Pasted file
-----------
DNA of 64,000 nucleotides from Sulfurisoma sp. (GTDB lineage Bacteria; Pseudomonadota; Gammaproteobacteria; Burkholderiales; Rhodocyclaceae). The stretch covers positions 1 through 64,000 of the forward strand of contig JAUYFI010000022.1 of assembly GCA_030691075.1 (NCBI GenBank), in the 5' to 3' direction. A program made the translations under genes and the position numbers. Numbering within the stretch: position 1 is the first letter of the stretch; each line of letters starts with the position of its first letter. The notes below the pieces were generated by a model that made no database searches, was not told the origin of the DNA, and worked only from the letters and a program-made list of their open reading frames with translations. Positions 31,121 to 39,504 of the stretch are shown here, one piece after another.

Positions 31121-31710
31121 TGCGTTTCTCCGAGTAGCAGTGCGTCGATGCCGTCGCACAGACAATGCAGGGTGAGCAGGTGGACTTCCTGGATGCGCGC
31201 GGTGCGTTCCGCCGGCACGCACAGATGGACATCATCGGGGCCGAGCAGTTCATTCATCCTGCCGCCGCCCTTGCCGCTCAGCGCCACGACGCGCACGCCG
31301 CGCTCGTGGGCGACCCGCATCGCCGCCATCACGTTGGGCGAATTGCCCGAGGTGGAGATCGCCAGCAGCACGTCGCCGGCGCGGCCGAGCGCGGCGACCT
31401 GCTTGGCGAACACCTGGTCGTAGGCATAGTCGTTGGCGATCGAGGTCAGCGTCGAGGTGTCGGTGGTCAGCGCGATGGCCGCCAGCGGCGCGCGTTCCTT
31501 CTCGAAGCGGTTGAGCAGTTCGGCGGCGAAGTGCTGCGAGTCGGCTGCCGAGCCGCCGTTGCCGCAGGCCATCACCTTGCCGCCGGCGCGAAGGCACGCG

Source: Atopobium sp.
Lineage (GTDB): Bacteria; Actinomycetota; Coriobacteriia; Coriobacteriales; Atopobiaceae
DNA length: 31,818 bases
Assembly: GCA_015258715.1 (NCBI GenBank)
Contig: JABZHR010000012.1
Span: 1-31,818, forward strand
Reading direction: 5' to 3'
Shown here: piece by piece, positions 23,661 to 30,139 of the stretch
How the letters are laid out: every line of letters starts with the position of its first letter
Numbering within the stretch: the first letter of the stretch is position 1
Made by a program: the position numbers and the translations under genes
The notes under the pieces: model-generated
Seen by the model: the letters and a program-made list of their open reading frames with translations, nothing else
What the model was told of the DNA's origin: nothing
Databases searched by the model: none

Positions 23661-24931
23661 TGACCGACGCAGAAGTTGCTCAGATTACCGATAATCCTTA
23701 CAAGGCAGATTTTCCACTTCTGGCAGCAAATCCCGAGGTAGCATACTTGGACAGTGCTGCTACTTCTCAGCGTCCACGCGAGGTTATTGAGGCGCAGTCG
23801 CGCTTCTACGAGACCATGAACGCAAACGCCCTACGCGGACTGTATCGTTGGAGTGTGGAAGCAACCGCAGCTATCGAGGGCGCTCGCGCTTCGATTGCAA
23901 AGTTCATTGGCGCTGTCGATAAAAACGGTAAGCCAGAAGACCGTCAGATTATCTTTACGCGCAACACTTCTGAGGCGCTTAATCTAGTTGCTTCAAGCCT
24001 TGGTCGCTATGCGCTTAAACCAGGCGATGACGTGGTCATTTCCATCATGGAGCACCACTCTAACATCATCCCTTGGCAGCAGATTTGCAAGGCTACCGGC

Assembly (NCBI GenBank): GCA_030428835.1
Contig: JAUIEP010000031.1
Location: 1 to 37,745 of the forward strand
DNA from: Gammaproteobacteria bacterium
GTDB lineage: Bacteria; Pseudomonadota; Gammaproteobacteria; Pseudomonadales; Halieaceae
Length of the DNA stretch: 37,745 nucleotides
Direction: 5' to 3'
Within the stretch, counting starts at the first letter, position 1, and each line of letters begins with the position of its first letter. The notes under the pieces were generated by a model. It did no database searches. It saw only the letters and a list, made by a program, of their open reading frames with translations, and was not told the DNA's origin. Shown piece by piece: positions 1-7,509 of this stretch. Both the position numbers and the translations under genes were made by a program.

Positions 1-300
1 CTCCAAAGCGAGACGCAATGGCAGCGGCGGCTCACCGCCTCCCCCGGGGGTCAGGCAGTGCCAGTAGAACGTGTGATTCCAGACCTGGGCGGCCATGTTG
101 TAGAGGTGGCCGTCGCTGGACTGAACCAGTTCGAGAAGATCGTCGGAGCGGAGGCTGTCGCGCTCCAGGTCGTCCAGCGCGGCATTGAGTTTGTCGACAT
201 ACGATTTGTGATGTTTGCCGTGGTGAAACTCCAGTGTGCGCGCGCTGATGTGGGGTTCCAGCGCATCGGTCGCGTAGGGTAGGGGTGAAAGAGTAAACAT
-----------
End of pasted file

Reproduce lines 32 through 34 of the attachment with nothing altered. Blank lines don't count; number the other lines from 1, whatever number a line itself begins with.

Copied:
DNA from: Gammaproteobacteria bacterium
GTDB lineage: Bacteria; Pseudomonadota; Gammaproteobacteria; Pseudomonadales; Halieaceae
Length of the DNA stretch: 37,745 nucleotides